Ball grid array (BGA) components have been used extensively in the electronics industry for commercial and military purposes. Designing electronics with BGA components for space flight qualification presents unique challenges given the significant structural loading during launch, as well as the high-cycle thermal fatiguing often encountered in common low-earth orbits. The typical BGA consists of a thin square of plastic or ceramic material with hundreds to thousands of individual solder balls spaced in an array. The BGA is then attached to a printed circuit board using additional solder between the part and the board, or with simple reflowing of the solder balls themselves. For purposes of printed wiring assembly (PWA) improved signal routing, the optimal electrical location for the BGA is often near the center of the PWA. However, this location often coincides with the worst vibration-induced strain, as the center of the PWA flexes most under vibration. A careful balance must therefore be struck to determine the optimal overall location that maximizes layout design flexibility without compromising the reliability of the soldered connections. There has been a strong need to utilize these types of components on present and future programs within Division 15. To that end, this research effort was intended to evaluate two different BGA packages in support of this work.
A test PWA was manufactured and assembled with two each of the candidate BGAs. One of each was placed near the board center and the others near the board perimeter. The resulting assembly underwent vibration and environmental testing to validate the analysis. Thermal, environmental, and vibration requirements of the aforementioned programs, the General Environmental Verification Standard (GEVS), GSFC-STD-7000, and expected future applications were considered in the formulation of testing and analysis criteria. In the case of differing requirements, the more severe case was chosen to produce a test board design that would be most generally applicable for future designs.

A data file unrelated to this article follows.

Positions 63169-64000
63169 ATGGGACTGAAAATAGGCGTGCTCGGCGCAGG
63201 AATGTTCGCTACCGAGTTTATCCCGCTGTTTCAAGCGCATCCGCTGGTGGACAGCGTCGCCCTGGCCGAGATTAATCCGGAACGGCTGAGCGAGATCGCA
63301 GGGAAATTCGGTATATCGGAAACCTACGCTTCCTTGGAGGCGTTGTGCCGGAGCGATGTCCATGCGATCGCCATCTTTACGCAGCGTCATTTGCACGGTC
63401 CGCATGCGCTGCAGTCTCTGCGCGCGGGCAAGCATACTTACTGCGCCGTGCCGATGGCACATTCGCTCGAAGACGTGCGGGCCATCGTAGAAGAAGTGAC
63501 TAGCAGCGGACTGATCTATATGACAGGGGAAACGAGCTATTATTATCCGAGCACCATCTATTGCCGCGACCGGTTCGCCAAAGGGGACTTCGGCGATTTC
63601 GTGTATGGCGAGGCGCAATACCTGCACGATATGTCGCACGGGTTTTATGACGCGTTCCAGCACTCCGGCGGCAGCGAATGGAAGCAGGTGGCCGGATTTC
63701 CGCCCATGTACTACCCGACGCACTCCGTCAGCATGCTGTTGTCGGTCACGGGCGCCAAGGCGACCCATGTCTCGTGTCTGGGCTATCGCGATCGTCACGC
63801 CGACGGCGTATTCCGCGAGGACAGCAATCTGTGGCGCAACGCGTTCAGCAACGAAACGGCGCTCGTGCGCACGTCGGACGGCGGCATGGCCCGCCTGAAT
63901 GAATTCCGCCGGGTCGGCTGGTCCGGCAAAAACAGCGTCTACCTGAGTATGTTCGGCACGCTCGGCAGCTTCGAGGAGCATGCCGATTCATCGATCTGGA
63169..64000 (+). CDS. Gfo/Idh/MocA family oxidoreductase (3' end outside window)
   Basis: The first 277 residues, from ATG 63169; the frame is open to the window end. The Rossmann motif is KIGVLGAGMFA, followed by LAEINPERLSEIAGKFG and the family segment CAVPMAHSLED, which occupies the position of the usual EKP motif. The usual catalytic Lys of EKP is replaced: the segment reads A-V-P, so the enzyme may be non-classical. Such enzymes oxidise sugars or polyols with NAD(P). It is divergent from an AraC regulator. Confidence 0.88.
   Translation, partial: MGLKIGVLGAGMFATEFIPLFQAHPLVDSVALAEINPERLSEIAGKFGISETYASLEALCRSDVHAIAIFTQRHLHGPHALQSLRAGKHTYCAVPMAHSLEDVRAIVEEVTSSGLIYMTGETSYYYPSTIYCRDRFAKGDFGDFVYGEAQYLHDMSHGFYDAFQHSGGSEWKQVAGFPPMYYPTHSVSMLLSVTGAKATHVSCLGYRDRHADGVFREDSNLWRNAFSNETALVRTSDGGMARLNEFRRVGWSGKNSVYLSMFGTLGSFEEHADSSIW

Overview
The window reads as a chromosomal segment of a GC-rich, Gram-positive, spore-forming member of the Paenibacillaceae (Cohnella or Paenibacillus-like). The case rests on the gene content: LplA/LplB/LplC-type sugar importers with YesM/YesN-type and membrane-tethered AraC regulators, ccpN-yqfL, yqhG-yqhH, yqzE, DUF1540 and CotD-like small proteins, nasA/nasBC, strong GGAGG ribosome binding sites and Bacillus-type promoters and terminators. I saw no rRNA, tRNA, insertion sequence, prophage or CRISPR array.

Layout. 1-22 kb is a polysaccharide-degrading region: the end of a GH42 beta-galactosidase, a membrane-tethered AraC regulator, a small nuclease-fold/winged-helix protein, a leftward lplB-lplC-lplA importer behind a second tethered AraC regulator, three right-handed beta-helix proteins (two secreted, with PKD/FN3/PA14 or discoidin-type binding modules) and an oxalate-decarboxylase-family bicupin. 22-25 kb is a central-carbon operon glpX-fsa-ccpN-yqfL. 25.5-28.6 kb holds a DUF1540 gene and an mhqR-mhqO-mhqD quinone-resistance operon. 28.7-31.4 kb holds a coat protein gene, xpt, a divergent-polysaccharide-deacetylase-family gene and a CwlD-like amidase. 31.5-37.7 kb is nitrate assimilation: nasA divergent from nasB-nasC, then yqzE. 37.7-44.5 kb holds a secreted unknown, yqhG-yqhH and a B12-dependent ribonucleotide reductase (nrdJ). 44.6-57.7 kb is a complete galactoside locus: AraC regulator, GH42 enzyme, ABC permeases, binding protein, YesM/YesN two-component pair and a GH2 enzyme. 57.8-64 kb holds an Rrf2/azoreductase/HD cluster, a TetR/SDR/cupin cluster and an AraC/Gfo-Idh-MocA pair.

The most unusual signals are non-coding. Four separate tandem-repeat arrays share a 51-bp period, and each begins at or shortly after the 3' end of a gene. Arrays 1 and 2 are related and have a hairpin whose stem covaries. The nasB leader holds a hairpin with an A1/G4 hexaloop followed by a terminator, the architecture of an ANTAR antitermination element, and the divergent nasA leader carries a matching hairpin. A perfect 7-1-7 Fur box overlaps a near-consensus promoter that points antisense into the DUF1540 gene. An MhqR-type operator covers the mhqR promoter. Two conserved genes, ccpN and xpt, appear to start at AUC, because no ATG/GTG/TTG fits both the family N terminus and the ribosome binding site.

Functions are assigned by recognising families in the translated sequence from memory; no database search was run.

The test board first underwent vibration testing and subsequently accelerated life thermal cycle testing. The smaller of the two types of BGAs passed vibration testing, while both larger parts failed. The program baselining the parts which failed has a lower vibration profile requirement than the profile tested in this research effort. To ensure the BGA was qualified for its specific application, a new part was placed on a spare board and tested again, using the applicable vibration profile. The part experienced no failures. This effort was completed by the project in parallel to the research effort.
After completion of the vibration tests, both test boards continued into the accelerated thermal cycling life test.
Neither type of BGA experienced failed solder connections after experiencing the number of cycles required by their respective programs. The test continued significantly beyond program requirements to gain additional information.
Both part types functioned normally for many additional cycles. Both parts have been qualified for their specific applications. This research effort provided valuable information and built confidence in the use of large factor BGAs for space applications. However, vibration loads in future projects should be carefully considered when baselining very large BGAs.